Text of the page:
3 Things Parents Need to Know About Cyberbullying

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3 Things Parents Need to Know About Cyberbullying

  The landscape of bullying has evolved over the years, and many parents are finding it harder to combat. Compared to traditional forms of schoolyard harassment, cyberbullying is particularly difficult for parents to spot because it happens out of sight. Researchers suggest up to 43 percent of teens become victims of cyberbullying at some point, and in extremely unfortunate cases, the extent of this harassment has driven children to take their own lives.  So, how can we protect our children in the first place? Here are some things to look out for — as well as some actions you can take — to prevent cyberbullying and stop it in its tracks before your child becomes a victim. 

1. How to Spot it

 Cyberbullying can take various forms:

  • Harassing someone over email, text, or instant messaging

  • Posting rumors, embarrassing information, or threats on social networking sites

  • Impersonating someone to embarrass or villainize them

  • Sharing or threatening to share degrading photos or videos

  • Commenting with shaming remarks on social media

Unfortunately, many victims of cyberbullying remain silent due to embarrassment, threats from their bullies, or fear of how their parents will react. As a parent, it's your job to know what to look for so you can spot the signs that your child is being harassed online. One of the first things you may notice is your child spending an unusual amount of time on the internet — either much less or much more than they did before. Pay attention to how your child acts after being online. If they seem withdrawn, angry, or upset, take this as a warning sign. They may also seem uneasy about going to school, shut down their social media accounts, or avoid social events that they used to enjoy.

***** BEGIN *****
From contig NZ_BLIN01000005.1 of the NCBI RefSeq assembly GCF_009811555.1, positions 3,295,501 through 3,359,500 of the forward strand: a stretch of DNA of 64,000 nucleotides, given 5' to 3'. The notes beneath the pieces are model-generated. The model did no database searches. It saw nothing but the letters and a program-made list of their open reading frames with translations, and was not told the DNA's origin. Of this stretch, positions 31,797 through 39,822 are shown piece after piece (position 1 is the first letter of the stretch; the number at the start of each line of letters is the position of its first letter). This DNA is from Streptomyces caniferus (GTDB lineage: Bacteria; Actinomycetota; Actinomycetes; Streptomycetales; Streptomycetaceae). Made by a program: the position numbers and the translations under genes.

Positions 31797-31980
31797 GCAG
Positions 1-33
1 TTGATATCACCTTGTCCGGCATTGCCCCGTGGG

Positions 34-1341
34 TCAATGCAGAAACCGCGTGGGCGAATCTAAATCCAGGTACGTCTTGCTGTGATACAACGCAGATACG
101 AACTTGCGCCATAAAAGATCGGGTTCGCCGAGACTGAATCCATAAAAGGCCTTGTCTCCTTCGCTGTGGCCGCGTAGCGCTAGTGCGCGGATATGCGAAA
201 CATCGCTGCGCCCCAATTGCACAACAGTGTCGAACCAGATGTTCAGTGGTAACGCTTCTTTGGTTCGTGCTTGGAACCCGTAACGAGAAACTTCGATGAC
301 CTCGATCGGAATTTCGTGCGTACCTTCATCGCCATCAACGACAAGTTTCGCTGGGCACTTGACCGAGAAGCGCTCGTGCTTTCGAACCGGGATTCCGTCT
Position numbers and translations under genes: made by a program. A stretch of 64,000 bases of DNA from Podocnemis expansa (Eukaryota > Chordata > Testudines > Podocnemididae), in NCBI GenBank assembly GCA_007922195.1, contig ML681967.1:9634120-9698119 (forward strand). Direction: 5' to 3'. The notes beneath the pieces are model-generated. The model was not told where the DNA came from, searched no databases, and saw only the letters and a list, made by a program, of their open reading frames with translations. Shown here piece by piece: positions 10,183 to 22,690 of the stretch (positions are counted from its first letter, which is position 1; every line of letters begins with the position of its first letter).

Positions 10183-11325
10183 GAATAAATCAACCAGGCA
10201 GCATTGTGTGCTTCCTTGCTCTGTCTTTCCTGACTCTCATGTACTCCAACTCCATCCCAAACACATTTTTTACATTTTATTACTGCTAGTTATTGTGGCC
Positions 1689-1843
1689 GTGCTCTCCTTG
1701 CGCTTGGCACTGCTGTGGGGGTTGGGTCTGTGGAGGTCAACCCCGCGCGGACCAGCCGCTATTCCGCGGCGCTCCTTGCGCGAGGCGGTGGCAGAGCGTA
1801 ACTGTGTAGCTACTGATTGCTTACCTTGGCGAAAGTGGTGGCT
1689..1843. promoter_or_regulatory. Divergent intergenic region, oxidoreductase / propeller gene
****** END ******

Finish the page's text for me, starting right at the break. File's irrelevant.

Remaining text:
2. How to Respond

 If you suspect your child is the victim of cyberbullying, talk to them about it right away. Approach the subject delicately, and ask your child for details about the incident, including how long it's been going on and who is involved. Listen to your child without passing judgment or blame. According to Webroot, it’s important to validate your child’s emotions instead of making them feel weak or at fault for their situation. Once you have a better grasp of the problem, you can take the next steps to put an end to it. First, tell your child to stop engaging with their bullies immediately. Download and take screenshots of photos, videos, comments, and posts before reporting the incident in case the bully removes them. You can then report the cyberbullying event to the social networking sites where it occurred, your child’s school, and the police if necessary.In the meantime, keep a close eye on your child for signs of depression, and have them join a cyberbullying support group if they seem especially depressed, anxious, or isolated. 

3. How to Prevent it

 According to Parents.com, there are many preventative actions parents can take to help their child avoid becoming a victim of cyberbullying: 

  • Keep the computer in a common area where you can monitor it.

  • Learn about social networking sites. Ask to see your child's profile page, and check on it regularly.

  • Tell your child not to reply to cyberbullying comments online.

  • Keep an open conversation with your child about the risks of using the internet.

  • Let your kid know they can always come to you with their concerns.

 When cyberbullying gets particularly serious, especially when violent threats are made against your child, it may be necessary to take legal action. Some U.S. states have cyberbullying laws in place to make children more accountable for their online actions. Just make sure you hold onto any documents that can support the claims you're making against the cyberbullies. Digital forensic experts like Secure Forensics can help you track down evidence and obtain proof of the cyberbullying incidents to be used in your legal case.No parent wants to learn that their child is the victim of cyberbullying, but if you catch it early, you can stop it from escalating into a situation that puts your child’s mental health and physical well-being at risk. Educating yourself on internet safety and being aware of this serious issue will help you act in your child's best interest so you can help them stay out of harm's way.Guest Blog Contribution: Daniel Sherwin (Dad Solo)